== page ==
Data confirms that grocery orders which start online often end in a brick-and-mortar store.
According to a recent survey of more than 1,000 U.S. consumers from digital recipe network Chicory, 46% of respondents indicated that they pick up their grocery order in the store after adding items to their digital carts. In addition, 44% of respondents use home grocery delivery.
Almost four in 10 respondents (39%) either go to the store to physically shop for the items that they add into their digital carts or convert the digital cart into an actual shopping list.
Looking at discovery trends, the survey found that over half (56%) of respondents discover new grocery products online directly through a retailer's e-commerce site. Three in 10 (31%) respondents find new products on digital recipe sites, while 27% use digital circular and coupon services and websites to find new products and 21% find new products through digital ads.
Various social media channels, including Facebook, Youtube, Pinterest and Instagram (excluding TikTok, 11%) are nearly even in the percentage of respondents using them for grocery product discovery, with an average of 20%.
When asked to select all meal inspiration sources that apply, overall respondents chose food blogs (38%) as the top source for meal inspiration, followed by large recipe publishers (35%) and Pinterest (34%). An average of 19% of respondents have digital-first habits, such as saving recipes on social media and adding ingredients to digital shopping carts.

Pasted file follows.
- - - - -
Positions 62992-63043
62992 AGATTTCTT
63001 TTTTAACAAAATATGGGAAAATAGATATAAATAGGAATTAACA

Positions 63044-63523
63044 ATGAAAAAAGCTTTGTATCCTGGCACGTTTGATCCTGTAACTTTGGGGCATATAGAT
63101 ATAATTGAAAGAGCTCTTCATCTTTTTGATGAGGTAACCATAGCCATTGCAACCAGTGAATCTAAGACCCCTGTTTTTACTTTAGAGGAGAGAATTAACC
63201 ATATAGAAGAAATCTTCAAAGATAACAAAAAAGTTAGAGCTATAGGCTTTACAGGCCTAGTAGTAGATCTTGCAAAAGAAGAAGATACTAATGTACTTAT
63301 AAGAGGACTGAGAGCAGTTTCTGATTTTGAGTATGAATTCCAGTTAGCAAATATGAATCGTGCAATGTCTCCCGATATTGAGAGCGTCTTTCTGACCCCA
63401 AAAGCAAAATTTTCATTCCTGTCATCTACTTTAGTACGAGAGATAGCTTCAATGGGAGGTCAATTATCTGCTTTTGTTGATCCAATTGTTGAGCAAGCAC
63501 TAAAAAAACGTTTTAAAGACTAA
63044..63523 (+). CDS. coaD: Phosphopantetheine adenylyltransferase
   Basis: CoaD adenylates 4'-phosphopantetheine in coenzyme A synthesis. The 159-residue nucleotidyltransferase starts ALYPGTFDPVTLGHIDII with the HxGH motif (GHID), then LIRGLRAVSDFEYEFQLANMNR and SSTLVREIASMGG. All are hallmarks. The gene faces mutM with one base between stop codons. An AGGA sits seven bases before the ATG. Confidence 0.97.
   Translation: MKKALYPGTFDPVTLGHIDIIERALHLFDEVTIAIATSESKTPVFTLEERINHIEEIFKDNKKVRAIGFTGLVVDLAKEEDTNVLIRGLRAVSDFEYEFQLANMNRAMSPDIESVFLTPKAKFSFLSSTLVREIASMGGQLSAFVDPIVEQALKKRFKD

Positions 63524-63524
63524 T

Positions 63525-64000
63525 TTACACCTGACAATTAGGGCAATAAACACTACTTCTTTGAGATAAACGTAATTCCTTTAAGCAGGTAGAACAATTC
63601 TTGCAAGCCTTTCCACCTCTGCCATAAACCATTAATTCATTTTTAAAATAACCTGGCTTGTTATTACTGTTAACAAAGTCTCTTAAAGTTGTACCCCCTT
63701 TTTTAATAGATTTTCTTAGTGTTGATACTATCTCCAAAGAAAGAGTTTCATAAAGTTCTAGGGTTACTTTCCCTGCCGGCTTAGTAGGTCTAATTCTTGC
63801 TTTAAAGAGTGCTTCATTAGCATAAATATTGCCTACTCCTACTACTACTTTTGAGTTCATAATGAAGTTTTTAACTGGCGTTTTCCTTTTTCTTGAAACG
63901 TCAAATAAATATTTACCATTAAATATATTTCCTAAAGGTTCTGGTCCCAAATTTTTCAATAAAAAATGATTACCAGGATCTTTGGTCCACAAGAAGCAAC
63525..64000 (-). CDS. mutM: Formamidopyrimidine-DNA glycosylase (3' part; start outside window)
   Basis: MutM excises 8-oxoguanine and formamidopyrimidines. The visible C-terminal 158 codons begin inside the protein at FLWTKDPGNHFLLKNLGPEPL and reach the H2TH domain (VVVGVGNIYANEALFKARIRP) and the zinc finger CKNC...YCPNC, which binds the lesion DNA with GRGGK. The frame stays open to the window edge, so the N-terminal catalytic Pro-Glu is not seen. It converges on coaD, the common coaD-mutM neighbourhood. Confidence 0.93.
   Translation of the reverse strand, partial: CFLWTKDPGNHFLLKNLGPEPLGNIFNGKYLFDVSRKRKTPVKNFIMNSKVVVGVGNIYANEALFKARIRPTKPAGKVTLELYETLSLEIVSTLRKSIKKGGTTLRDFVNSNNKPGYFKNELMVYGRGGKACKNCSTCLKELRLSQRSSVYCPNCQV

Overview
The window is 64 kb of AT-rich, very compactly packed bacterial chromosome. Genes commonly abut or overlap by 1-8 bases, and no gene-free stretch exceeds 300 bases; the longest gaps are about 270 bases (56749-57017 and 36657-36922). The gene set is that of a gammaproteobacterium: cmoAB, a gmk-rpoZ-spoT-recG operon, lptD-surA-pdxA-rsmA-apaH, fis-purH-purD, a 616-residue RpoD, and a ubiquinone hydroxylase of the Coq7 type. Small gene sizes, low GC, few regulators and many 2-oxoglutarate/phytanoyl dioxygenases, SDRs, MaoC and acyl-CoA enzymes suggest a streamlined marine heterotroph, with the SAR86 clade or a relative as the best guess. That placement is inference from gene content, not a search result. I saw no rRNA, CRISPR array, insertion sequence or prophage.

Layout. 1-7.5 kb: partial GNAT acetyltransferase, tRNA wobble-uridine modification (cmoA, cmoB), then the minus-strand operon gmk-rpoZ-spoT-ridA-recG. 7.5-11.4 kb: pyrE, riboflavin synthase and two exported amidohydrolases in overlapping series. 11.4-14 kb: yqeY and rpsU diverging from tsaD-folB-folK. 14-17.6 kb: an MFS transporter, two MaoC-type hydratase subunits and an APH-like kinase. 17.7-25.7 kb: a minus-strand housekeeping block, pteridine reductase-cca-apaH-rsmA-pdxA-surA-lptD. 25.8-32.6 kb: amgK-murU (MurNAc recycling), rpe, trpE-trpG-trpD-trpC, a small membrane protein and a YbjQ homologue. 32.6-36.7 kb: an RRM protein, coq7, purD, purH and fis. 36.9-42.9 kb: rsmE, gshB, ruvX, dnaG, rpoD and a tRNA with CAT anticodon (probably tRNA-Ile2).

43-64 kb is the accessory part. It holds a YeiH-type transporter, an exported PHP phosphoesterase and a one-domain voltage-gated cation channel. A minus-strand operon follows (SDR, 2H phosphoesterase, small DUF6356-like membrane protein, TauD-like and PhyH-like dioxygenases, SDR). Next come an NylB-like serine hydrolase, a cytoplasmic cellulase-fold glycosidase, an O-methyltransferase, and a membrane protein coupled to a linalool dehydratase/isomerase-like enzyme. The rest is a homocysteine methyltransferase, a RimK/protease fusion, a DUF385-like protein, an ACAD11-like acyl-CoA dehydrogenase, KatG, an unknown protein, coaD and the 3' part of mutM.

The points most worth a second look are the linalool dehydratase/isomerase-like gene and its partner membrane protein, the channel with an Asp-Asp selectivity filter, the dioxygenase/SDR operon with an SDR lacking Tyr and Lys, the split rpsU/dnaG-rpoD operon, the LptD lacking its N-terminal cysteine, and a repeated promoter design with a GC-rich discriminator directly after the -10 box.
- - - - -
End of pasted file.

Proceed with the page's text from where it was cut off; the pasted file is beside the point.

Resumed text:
When asked to order likelihood of purchasing advertised or promoted products, respondents answered that ads in digital recipes (3.23 weighted average on a one-to-five-point scale) are the top context to get shoppers to buy products, slightly surpassing ads on retailer's websites (3.22). This is closely followed by shoppable tech (3.14), like a “buy ingredients” button in a digital recipe, outweighing both an ad on a coupon/circular website and an ad on social media.
In addition, 85% of respondents are likely to buy the same things weekly and 80% are likely to repeat previous grocery shopping orders. The likelihood of repeating prior purchases increases by 12% as household size increases from one- to two-person households to six-plus person households, and buying the same things weekly increases by 25%.